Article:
Leveraging routinely available data, researchers can quickly influence global policy as illustrated by work on COVID-19 and Monkeypox in Israel, according to Dr. Ronan Arbel of Clalit Health Services. In a recent CHDS seminar, Arbel discussed how his team used health record data collected by Clalit Health Services and COVID-19 data collected by the government to evaluate vaccine efficacy early in the COVID-19 pandemic. Clalit’s data included over 20 years of full life span records on over 40 million people, that was combined with government data on COVID-19 outcomes, vaccinations, and test results. These data were used to estimate the effectiveness of COVID-19 interventions, including the first and second vaccine boosters. Key challenges included addressing variation in how health outcomes were defined, maximizing data capture under short follow-up time periods with rare end-point events, and minimizing several sources of potential bias. The results of these studies significantly influenced government decisions to expand the use of the boosters.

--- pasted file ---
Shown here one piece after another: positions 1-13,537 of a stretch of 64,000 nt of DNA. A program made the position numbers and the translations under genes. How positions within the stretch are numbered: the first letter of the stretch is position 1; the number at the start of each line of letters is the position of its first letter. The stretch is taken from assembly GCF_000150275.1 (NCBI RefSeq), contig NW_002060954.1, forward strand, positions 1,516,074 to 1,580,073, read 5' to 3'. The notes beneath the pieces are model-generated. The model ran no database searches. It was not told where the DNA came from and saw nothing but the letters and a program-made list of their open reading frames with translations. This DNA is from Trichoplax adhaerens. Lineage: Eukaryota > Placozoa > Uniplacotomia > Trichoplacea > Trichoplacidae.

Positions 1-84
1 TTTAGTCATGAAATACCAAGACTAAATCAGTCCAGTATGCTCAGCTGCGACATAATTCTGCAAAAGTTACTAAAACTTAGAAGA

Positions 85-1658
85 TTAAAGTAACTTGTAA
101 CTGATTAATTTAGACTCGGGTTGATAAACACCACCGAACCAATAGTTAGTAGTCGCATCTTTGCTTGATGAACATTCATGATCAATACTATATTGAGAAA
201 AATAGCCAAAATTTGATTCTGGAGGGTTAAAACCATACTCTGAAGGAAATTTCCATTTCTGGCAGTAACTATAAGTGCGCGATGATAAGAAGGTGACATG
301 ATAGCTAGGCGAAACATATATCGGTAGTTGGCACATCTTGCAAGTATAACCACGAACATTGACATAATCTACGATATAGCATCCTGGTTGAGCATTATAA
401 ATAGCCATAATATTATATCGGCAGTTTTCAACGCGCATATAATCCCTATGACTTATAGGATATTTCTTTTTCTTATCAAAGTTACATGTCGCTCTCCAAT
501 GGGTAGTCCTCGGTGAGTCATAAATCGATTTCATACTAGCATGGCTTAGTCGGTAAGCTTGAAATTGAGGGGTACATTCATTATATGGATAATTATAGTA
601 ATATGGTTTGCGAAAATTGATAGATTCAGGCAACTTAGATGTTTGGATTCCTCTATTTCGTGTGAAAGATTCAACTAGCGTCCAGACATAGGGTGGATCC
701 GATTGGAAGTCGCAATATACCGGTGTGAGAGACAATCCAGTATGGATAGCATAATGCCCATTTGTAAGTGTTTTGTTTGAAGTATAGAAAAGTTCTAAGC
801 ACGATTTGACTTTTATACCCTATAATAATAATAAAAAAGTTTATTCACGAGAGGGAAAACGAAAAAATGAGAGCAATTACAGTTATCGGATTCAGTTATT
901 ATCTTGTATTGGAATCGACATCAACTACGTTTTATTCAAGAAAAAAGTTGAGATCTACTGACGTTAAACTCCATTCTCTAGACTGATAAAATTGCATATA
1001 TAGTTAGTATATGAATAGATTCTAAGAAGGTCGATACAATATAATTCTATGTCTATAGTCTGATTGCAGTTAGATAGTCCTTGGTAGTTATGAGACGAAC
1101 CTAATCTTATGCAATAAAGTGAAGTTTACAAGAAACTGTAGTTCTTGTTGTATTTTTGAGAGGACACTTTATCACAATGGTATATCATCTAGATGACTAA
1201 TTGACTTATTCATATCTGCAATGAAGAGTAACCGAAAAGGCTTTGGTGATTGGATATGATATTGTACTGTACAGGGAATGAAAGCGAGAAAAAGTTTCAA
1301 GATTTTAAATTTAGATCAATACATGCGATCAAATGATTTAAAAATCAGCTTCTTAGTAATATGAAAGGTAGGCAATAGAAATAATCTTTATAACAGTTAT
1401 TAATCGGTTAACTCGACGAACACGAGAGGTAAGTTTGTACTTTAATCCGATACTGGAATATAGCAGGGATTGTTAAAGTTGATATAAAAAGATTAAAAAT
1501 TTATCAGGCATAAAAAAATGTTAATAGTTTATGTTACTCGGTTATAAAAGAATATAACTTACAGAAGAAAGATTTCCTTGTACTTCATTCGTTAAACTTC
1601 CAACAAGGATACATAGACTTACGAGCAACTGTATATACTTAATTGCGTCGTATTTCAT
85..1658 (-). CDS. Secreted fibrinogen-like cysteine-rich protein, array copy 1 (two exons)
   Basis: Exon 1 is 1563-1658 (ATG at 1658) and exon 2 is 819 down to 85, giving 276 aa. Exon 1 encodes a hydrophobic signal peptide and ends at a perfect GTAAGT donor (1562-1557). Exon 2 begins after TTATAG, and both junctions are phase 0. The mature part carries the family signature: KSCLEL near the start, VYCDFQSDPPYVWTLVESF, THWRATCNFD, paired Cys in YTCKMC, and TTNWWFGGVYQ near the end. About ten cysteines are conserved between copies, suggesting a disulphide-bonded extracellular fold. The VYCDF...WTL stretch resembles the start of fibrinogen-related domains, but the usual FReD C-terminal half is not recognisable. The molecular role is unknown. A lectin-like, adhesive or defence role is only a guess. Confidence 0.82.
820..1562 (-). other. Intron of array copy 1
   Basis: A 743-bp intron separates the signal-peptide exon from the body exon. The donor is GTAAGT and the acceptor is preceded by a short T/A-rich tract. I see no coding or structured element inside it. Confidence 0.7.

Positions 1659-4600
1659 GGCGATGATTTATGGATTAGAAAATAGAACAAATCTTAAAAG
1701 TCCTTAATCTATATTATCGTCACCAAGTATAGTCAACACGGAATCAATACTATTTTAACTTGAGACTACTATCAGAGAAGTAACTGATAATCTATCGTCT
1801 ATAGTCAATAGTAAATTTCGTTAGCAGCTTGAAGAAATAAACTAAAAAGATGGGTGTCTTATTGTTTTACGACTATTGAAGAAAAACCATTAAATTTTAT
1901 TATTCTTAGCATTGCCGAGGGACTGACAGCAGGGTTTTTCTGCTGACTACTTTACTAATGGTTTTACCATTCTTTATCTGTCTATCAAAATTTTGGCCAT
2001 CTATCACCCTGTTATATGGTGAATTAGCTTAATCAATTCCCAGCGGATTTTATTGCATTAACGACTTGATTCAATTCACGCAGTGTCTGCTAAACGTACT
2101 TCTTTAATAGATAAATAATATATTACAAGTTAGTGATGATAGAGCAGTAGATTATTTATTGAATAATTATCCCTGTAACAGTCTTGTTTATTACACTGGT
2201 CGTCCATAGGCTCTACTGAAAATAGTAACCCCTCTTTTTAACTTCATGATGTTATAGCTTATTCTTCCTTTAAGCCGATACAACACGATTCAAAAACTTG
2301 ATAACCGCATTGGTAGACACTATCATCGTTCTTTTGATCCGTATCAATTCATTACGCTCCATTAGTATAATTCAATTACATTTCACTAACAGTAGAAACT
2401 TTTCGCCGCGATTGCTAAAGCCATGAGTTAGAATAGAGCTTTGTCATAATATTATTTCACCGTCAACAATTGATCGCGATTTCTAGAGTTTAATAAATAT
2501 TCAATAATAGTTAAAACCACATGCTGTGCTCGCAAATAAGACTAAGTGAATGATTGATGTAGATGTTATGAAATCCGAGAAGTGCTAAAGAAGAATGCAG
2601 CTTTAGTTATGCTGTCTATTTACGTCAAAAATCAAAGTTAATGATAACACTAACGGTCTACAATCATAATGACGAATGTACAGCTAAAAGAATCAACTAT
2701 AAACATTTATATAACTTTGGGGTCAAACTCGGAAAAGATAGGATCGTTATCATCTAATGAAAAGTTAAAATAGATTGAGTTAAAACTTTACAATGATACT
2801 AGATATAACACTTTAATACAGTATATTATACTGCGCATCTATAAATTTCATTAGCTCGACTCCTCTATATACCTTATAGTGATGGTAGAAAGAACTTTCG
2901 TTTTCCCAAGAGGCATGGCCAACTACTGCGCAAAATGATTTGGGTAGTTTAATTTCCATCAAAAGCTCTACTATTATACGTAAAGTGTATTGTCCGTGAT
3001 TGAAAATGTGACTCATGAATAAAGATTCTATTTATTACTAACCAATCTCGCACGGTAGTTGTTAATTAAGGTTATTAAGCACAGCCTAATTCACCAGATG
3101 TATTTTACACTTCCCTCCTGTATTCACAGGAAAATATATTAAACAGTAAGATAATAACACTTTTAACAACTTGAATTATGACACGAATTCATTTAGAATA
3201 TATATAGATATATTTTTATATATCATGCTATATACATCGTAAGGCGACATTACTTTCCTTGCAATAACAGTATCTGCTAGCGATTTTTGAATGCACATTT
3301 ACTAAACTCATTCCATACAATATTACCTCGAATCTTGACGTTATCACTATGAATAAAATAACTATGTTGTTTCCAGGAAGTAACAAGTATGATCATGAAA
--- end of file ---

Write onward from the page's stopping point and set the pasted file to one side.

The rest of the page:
Arbel also discussed their work on the recent monkeypox outbreak. His team assessed the risk of monkeypox based on available data and identified those at highest risk to support prioritization of vaccine delivery. In addition, data on vaccine efficacy had been based on non-human primates; his team was able to use Clalit Health Services data to evaluate the effectiveness of the vaccine on humans. Their results played a vital role in vaccine deployment decisions worldwide. More generally, Arbel’s work highlights the ability to use observational data to generate prompt evidence to support policy decisions in public health emergencies.
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- Risk Assessment of Human Monkeypox Infections for Vaccine Prioritization
- Effectiveness of a Single-Dose Modified Vaccinia Ankara in Human Monkeypox: An Observational Study
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